JOURNALIST: From Adelaide, federal Labor is promising to extend the lease of Adelaide Zoo for Wang Wang and Fu Ni pandas if they come to government, will your Government be doing the same thing?
PRIME MINISTER: Well I've been talking to Steven Marshall about this and we'll have more to say about this an appropriate time and as will he. But I'll simply say this - my priority at the moment, actually with all due respect to people in South Australia and pandas -is cattle lying dead upon properties in North Queensland. That's where my focus is right now. If the Labor Party wants to focus on pandas that's fine. I'm focused on dead cattle on the ground in north Queensland.
JOURNALIST: Will further Government support be available for fire affected areas in Tasmania?
PRIME MINISTER: At this stage we're still working up plans together and Will might want to speak to this as well. But after I was here with Richard last time we were down the Huon Valley and with Will and we were touring the area, we basically said right at the end of that visit ‘we're going to have to work together on how we can support the tourism industry’. And I say to Australians - get yourself to Tasmania. It's, you know, all the places you want to go, you can get to and you can enjoy. Whether it's a Wineglass Bay down at Coles Bay there which is I think actually one of the most, probably my favourite parts of Tasmania. Or it’s up in Cradle Mountain or the Walls of Jerusalem or down at Salamanca Place or wherever you want to go. It's all open the coffee is good, everybody's just as friendly. And the scenes and the sights there are a lifetime of memories.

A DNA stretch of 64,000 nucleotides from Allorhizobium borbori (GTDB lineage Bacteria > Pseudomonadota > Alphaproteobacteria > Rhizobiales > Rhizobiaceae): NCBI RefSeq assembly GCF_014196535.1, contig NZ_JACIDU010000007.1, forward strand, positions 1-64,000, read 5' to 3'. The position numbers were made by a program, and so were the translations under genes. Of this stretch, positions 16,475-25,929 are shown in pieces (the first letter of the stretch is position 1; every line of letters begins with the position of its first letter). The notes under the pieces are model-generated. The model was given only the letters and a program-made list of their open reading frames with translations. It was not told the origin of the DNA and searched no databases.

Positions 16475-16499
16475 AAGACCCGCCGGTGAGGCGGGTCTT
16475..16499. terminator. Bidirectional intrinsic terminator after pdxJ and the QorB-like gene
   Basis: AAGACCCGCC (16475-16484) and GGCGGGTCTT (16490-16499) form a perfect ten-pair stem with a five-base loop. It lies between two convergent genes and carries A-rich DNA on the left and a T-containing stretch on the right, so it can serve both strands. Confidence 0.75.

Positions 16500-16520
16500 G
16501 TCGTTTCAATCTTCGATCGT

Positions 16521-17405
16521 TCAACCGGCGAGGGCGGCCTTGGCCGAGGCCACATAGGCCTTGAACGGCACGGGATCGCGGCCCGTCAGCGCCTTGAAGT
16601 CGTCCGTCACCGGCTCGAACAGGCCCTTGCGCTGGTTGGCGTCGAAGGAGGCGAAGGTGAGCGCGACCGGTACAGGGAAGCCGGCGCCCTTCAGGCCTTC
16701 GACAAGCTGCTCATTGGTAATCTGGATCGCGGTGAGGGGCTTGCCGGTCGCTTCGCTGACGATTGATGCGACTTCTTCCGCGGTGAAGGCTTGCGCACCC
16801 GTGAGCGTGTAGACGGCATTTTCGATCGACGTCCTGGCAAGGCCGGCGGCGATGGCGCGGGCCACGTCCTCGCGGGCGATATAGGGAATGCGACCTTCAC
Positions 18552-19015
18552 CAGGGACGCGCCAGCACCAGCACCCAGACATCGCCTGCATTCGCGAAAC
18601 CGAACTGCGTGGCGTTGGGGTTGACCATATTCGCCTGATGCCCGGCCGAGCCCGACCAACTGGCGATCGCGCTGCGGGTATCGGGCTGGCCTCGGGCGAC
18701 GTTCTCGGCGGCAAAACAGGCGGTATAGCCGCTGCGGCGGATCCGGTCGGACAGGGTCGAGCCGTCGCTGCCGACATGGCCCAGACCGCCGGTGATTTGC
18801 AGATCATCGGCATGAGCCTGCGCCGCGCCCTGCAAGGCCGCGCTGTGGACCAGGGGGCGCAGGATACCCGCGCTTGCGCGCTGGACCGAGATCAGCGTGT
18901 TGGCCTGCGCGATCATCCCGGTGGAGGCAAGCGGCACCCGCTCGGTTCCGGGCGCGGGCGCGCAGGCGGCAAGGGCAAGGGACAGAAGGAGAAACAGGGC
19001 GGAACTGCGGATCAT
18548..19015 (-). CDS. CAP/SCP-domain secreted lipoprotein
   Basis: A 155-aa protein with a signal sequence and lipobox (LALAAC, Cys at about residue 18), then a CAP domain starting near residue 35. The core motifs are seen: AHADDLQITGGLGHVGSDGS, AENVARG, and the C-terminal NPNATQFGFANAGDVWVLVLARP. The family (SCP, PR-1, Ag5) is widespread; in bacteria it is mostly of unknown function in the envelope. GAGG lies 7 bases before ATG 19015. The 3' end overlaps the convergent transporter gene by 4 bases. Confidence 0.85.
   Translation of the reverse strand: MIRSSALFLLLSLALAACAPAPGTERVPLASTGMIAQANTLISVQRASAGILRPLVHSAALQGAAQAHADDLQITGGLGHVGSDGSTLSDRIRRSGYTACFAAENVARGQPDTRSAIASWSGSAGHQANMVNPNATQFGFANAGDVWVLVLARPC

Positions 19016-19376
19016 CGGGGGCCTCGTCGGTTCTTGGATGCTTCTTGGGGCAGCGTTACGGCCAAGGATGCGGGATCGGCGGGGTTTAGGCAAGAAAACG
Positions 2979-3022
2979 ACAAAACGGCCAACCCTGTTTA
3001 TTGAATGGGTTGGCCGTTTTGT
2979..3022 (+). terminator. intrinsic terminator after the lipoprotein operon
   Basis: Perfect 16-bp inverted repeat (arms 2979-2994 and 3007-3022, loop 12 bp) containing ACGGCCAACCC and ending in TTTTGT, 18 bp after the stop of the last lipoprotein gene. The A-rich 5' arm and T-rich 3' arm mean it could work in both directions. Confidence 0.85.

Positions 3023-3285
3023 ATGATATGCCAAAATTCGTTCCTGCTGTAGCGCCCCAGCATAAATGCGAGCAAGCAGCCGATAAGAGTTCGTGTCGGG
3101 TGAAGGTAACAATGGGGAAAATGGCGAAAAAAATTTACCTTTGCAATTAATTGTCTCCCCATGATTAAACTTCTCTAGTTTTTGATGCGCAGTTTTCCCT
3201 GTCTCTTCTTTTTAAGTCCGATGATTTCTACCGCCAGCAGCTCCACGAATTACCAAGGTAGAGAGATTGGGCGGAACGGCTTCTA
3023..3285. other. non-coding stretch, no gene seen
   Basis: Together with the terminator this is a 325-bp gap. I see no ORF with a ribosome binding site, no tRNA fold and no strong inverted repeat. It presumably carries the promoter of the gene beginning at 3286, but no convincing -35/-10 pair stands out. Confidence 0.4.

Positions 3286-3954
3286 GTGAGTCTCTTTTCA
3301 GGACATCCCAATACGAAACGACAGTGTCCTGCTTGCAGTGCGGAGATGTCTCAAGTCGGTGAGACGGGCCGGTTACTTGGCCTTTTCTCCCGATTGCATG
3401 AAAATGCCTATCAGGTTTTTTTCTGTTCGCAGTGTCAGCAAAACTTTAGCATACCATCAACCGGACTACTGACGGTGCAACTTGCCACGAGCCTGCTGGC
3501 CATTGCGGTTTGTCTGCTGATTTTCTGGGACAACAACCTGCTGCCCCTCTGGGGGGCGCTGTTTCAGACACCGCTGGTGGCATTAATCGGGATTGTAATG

JOURNALIST: There's been reports up to 300 people, refugees and asylum seekers, are seeking medical advice in detention centres. Are you able to clarify those numbers?
PRIME MINISTER: I'm aware of those reports and we're preparing to deal with that sort of a caseload and remembering people don’t have to be sick. They just have to be seeking some further assessment.
That's all it requires. And as the Attorney was I think explaining really, really well this morning. I mean, they can drive a truck through the supposed protections Labor said they put in place. All I know is last week Labor weakened our borders. What I'm doing today is to strengthen them but importantly what I'm doing here in Tasmania is to stand with the Premier and all of our team to acknowledge and recognise the great strength of the Tasmanian economy, and there's no greater indicator of that than when you get Toll Group turn up and invest the millions and tens and hundreds of millions of dollars that they are investing here in the future of the Tasmanian economy. But the plan that the Hodgman Government has for the Tasmanian economy which works hand in glove with our plan for a stronger economy, which will be supporting all Tasmanians. In particular as I know Gavin sees, all of those here in northern Tasmania and Braddon. Thanks very much.